LEGEND – Coach Inductee
New Town/Ulverstone/Glenorchy, Ruckman, 1945-79
> New Town/Glenorchy captain-coach, 1953-60, coach, 1977-79
> Ulverstone captain-coach, 1951
> 178 games for New Town/Glenorchy, 1945-50, 1952-58
> Around 20 games for Ulverstone, 1951
> New Town/Glenorchy TANFL premierships, 1948, 1949, 1953, 1955, 1956, 1958
> New Town/Glenorchy state premierships, 1948, 1953 (unofficial), 1956, 1958
> Ulverstone NWFU premiership, 1951
> Wander Medal for NWFU Best and Fairest, 1951
> Glenorchy Best and Fairest, 1947
> Tasmanian National Carnival representative, 1950 (Brisbane)
> Six representative matches for Tasmania
> New Town/Glenorchy ‘Team of the Century’ (ruckman)
One of the all-time greats of the New Town/Glenorchy Football Club, Jack Rough was an integral part of the Magpies’ first golden era, both as a player and later a highly successful coach. During his time as a player New Town became a powerhouse in Tasmanian football for the first time, winning a combined 11 TANFL/state premierships between 1948 and 1958. Rough played in all but one and was at the helm as coach for the final seven.
Rough made his debut for New Town in 1945 and would go on to play 178 games for the Magpies over a playing career that spanned 14 seasons. An unassuming but highly accurate and effective palm ruckman, Rough was the finest big man in Tasmania in his prime, and even half a century after his last match he is still widely regarded as one of the finest ruckmen Tasmania has produced. Rough was a regular in intrastate matches as well as a six-time Tasmanian representative, including playing for his state at the 1950 National Carnival in Brisbane. Like many stars of his era, he was courted by several VFL clubs, but rejected all overtures, preferring to remain in Tasmania.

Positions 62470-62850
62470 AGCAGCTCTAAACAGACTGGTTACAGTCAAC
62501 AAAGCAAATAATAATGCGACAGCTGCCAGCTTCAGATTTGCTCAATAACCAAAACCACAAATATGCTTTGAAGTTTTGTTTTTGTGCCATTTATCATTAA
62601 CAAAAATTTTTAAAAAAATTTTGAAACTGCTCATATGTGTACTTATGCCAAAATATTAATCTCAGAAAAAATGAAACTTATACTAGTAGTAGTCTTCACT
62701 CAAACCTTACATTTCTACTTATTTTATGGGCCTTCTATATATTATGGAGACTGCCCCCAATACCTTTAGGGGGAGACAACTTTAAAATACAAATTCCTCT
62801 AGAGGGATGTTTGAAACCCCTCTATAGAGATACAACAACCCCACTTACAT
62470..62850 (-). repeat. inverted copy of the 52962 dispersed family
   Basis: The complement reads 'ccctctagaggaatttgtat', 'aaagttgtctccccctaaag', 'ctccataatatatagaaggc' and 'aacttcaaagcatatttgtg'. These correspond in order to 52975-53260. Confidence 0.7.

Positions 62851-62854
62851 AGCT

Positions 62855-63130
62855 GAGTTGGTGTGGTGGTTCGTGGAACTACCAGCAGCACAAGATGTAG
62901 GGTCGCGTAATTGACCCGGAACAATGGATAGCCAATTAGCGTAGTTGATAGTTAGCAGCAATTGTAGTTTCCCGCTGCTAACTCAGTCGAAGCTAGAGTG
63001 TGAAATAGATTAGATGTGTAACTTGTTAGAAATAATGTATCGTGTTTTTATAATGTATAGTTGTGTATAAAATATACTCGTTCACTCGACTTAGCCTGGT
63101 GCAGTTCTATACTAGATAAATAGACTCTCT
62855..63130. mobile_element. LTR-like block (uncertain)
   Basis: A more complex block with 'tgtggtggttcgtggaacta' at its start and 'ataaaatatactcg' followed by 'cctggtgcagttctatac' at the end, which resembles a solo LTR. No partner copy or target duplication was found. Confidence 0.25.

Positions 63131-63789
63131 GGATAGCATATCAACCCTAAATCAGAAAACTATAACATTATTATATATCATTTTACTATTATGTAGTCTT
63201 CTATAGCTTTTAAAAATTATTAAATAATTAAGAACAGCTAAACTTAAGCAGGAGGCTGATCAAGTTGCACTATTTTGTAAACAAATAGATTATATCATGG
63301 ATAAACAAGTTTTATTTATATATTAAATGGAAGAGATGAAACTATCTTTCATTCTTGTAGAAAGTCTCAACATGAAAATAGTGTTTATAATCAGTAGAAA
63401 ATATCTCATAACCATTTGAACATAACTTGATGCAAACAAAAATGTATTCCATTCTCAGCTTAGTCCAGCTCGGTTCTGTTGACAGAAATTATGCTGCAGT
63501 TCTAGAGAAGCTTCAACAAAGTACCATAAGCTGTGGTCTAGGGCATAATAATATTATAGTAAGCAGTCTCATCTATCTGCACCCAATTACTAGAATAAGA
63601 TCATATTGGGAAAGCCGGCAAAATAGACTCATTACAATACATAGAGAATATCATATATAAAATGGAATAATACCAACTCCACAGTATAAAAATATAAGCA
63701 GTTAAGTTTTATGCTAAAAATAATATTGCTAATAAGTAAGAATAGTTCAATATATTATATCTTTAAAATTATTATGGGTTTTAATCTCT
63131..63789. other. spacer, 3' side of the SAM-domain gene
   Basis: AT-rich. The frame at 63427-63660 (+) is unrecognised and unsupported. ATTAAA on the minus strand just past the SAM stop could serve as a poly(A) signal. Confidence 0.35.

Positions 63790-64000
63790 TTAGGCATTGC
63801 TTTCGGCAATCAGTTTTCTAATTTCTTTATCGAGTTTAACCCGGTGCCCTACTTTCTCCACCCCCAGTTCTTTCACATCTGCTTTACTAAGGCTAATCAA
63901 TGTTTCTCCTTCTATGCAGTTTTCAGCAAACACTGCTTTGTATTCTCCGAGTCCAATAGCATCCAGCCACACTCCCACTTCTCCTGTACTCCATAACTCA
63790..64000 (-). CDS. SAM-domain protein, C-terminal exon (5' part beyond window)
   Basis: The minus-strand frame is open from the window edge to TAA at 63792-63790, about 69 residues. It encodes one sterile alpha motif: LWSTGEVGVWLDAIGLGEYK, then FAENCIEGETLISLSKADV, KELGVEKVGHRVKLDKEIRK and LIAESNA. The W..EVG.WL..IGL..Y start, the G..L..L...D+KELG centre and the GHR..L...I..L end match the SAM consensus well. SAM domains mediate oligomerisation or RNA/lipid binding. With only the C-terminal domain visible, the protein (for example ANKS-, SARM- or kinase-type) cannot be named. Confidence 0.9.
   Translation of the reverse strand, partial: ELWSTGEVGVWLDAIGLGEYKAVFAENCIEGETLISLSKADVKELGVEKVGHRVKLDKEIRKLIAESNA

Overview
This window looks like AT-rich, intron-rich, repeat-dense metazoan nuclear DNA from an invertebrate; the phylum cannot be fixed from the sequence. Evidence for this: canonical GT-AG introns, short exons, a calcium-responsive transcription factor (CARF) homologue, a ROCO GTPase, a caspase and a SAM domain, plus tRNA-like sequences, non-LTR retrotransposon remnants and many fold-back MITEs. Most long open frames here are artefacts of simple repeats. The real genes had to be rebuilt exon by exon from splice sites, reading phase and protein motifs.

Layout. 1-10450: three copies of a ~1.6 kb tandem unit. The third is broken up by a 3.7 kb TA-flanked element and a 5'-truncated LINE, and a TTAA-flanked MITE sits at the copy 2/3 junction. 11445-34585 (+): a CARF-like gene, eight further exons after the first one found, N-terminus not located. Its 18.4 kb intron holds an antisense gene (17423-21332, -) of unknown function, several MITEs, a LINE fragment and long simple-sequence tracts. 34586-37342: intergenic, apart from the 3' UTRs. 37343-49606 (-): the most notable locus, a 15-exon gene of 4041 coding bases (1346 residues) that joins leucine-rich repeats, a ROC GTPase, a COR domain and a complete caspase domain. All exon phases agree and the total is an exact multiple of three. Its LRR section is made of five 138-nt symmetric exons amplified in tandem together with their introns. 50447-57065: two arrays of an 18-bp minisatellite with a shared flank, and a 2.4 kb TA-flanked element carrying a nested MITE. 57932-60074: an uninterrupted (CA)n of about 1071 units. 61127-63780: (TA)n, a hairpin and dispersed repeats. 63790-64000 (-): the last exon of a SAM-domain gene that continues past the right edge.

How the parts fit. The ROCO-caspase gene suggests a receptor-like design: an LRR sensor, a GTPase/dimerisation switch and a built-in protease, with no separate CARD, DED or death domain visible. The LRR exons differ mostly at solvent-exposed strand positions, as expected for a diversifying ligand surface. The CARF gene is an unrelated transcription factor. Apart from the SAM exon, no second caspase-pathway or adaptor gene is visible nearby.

A natural leader both on and off the field, Rough won a senior Best and Fairest award in his third season (1947) and first took on an official leadership role in 1949 when he was appointed captain. For the rest of his playing career he was without the title of either captain or coach for only one season. After back-to-back TANFL premierships in 1948 and 1949, Rough was offered his first role as a senior coach with Ulverstone in the NWFU in 1951. His reputation only increased during his one season in the north west, steering the Robins to the NWFU premiership and Rough himself taking out the Wander Medal as the Best and Fairest player in the Union. Rough returned to Glenorchy in 1952 and the following season was appointed captain-coach, a job he would hold for the next six seasons – and another two beyond that after his retirement as a player – guiding his original club to a further four TANFL and three state premierships (one unofficial) to become one of the two most successful coaches in the club’s history, alongside the iconic Roy Cazaly. Rough’s success came largely from his skills as a ‘people person’, and he was especially skilled at bringing the best out of his younger players through constant encouragement. After two consecutive wooden spoons in 1959-60 Rough resigned, but would return 17 years later for a further three years as coach from 1977-79, steering his charges to three consecutive, though ultimately unsuccessful, grand final appearances. His final match in charge in 1979 was one of the most famous confrontations in Tasmanian history, with the highly fancied Magpies sensationally toppled by Clarence by just three points in front of a record Tasmanian football crowd of 24,968 at North Hobart Oval. Rough resigned as coach after this match due to ill health.
Rough’s final tally of 214 games coached produced 136 wins at a success rate of 63.56%, an outstanding record. His seven premierships coached places him in the very top echelon of Tasmanian coaches, and as such he was an obvious choice for the inaugural intake of inductees for the Tasmanian Football Hall of Fame in 2005, where he was also named as one of the first 15 individuals accorded ‘Legend’ status. He has also been recognised by his former club, named first ruckman in the New Town/Glenorchy ‘Team of the Century’, though losing out on the position of coach to Roy Cazaly.